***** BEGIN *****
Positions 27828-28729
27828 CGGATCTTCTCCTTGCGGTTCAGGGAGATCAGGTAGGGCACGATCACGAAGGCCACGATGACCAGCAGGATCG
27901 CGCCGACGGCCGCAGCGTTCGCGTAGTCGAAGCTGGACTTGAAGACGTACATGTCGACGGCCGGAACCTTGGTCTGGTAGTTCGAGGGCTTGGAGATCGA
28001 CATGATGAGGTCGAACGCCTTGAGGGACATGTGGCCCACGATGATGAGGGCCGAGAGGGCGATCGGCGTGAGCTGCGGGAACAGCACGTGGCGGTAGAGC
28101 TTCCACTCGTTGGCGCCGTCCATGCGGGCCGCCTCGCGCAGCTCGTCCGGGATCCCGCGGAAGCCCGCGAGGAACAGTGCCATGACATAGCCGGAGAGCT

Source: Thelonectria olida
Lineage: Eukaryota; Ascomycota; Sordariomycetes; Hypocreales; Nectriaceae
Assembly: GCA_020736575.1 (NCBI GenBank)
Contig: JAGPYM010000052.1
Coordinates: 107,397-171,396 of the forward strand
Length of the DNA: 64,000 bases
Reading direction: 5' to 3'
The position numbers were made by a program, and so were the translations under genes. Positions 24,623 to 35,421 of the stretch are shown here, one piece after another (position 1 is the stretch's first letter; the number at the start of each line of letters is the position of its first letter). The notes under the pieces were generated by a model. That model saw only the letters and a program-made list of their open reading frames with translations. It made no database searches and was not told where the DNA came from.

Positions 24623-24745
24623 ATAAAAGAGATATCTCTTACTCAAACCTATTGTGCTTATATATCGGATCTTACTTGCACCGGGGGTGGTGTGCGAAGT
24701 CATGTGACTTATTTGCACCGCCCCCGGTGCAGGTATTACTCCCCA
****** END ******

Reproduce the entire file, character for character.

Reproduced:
Positions 27828-28729
27828 CGGATCTTCTCCTTGCGGTTCAGGGAGATCAGGTAGGGCACGATCACGAAGGCCACGATGACCAGCAGGATCG
27901 CGCCGACGGCCGCAGCGTTCGCGTAGTCGAAGCTGGACTTGAAGACGTACATGTCGACGGCCGGAACCTTGGTCTGGTAGTTCGAGGGCTTGGAGATCGA
28001 CATGATGAGGTCGAACGCCTTGAGGGACATGTGGCCCACGATGATGAGGGCCGAGAGGGCGATCGGCGTGAGCTGCGGGAACAGCACGTGGCGGTAGAGC
28101 TTCCACTCGTTGGCGCCGTCCATGCGGGCCGCCTCGCGCAGCTCGTCCGGGATCCCGCGGAAGCCCGCGAGGAACAGTGCCATGACATAGCCGGAGAGCT

Source: Thelonectria olida
Lineage: Eukaryota; Ascomycota; Sordariomycetes; Hypocreales; Nectriaceae
Assembly: GCA_020736575.1 (NCBI GenBank)
Contig: JAGPYM010000052.1
Coordinates: 107,397-171,396 of the forward strand
Length of the DNA: 64,000 bases
Reading direction: 5' to 3'
The position numbers were made by a program, and so were the translations under genes. Positions 24,623 to 35,421 of the stretch are shown here, one piece after another (position 1 is the stretch's first letter; the number at the start of each line of letters is the position of its first letter). The notes under the pieces were generated by a model. That model saw only the letters and a program-made list of their open reading frames with translations. It made no database searches and was not told where the DNA came from.

Positions 24623-24745
24623 ATAAAAGAGATATCTCTTACTCAAACCTATTGTGCTTATATATCGGATCTTACTTGCACCGGGGGTGGTGTGCGAAGT
24701 CATGTGACTTATTTGCACCGCCCCCGGTGCAGGTATTACTCCCCA